t first became apparent a few years back, when he was busy ruining Pink and Cypress Hill’s careers, but it’s now time to go public with the truth: Tim Armstrong is the white Pharrell. Don’t believe? Check the facts: two men of definite but limited talents, with punchable faces and an approach to “working” with a talent that involves ignoring whatever it is that people actually enjoy about their charge, and instead steamrollering their own shtick over the product. Plus I bet neither of them are as good skateboarders as they’d like people to believe. And Tim’s even got his own N*E*R*D* in the shape of Transplants, complete with his own personal Chad Hugo (former Blink 182 drummer Travis Barker) and The Other Guy (The Other Guy). And whilst Transplants’ self-titled debut can be said to have been the Vans Warped, Oakland In Search Of… (some awesome singles, such as the shampoo-ad tastic “Diamonds and Guns” and the Crazy Town v. 2.0 attack of “DJ DJ,” balanced off by a lot of noodling that nearly distracted you from how great those singles are), Haunted Cities is their own personal Fly Or Die: a big confused mess.
Firstly, it’s enough of a pisser when over-promoted major label artists with hardly enough ability to carry an album on their own fill a third of their long-player with guest spots. For a “punk” band, this is indefensible. Especially so when two of the guest spots are dragging the individual members of Cypress Hill out of the retirement home for two separate tracks, allowing one of Dilated Peoples (don’t pretend you know or care what he’s called) to kick it on some blandness tip to finish the album, and in the album’s “why?” moment, roping in morbidly obese West Coast gang-bangers the Boo Ya Tribe in for some kind of Vans Warped summer jam on “What I Can’t Describe.”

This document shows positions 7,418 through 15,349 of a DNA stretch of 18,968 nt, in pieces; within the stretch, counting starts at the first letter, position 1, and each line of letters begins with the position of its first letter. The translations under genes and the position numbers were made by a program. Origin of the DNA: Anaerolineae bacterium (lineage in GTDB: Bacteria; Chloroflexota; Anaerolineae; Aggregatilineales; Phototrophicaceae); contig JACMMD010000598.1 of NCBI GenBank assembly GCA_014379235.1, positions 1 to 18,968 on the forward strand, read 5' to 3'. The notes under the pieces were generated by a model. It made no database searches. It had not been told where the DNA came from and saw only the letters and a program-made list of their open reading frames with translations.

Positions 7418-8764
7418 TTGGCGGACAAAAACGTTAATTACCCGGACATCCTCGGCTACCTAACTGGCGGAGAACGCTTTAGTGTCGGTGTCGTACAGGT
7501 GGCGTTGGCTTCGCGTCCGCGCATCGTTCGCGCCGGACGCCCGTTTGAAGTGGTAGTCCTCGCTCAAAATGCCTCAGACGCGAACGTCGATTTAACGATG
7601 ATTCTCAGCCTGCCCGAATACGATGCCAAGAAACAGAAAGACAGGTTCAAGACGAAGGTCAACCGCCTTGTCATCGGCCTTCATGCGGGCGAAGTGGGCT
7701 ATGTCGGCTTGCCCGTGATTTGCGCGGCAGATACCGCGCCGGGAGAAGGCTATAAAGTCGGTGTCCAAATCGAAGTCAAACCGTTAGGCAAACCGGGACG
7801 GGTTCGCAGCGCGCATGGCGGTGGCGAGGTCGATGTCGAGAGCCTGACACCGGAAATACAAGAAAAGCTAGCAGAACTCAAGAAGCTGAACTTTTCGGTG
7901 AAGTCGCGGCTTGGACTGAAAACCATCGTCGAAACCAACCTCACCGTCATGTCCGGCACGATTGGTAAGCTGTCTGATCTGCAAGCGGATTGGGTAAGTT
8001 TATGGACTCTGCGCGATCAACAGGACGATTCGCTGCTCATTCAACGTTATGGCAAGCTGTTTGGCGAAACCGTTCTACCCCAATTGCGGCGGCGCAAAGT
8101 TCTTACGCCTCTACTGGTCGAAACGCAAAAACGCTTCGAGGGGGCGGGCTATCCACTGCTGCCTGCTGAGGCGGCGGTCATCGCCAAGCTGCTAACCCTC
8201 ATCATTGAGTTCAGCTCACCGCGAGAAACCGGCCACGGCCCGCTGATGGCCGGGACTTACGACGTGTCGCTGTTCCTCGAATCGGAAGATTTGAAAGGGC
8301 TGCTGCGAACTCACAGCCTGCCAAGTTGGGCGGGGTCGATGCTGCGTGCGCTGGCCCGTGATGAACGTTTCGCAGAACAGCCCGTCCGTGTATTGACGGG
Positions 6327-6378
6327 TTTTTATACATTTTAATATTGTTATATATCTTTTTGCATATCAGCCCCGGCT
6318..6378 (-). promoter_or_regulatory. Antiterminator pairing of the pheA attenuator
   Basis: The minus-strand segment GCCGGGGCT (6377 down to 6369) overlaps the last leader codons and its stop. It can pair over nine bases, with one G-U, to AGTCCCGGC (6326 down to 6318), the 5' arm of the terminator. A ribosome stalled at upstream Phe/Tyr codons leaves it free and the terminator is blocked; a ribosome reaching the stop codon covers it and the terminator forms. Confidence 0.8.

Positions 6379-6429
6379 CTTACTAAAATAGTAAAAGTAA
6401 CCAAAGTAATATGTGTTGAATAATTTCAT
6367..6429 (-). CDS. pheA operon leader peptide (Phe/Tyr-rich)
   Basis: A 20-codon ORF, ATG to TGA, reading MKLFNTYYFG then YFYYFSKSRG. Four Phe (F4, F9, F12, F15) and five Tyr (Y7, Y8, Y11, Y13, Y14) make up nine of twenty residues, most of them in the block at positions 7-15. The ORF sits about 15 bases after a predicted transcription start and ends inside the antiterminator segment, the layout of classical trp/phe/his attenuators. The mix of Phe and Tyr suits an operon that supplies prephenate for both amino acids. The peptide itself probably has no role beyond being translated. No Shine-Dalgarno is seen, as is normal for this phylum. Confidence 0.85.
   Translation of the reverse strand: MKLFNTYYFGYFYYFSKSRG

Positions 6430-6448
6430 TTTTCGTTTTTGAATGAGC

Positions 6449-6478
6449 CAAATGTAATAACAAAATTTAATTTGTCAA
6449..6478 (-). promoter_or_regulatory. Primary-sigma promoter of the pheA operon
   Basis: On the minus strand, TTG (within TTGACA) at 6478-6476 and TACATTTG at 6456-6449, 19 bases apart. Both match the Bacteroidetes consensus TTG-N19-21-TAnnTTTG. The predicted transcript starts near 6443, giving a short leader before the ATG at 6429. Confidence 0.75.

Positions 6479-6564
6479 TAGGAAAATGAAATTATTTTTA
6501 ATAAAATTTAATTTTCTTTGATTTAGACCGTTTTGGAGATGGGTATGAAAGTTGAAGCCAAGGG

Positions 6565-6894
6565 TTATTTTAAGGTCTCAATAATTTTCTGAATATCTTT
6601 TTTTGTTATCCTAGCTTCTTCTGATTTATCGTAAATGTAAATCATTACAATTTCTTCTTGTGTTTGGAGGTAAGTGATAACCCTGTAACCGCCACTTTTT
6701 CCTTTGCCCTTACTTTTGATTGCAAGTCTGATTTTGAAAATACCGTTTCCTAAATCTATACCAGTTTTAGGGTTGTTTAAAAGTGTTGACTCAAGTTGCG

The real problem is that, when they stop it with the hip-hop for one minute, tracks like “Doomsday” and “Gangsters and Thugs” are great little mature mall punk tracks, whilst “American Guns” actually appears to be, for some reason, about the Vietnam War, and contains both some rip-roaring bar room piano playing, and an incorporation of gunshot noises sure to impress ever Billy Danze and Lil Fame.
So that’s all good, and both the 15 year olds of 1994 (who’ve replaced their wallet-chains with mortgages) and their snot-nosed younger brothers will love that. What they, and I, don’t need, is B.Real’s sinus-trouble flow coming in for no real reason except to remind the world “Hey, didn’t you love Kottonmouth Kings’ unique fusion of 90s punk and gangsta rap?” Because, to be honest, no we didn’t.
Reviewed by: Dom Passantino
Reviewed on: 2005-07-08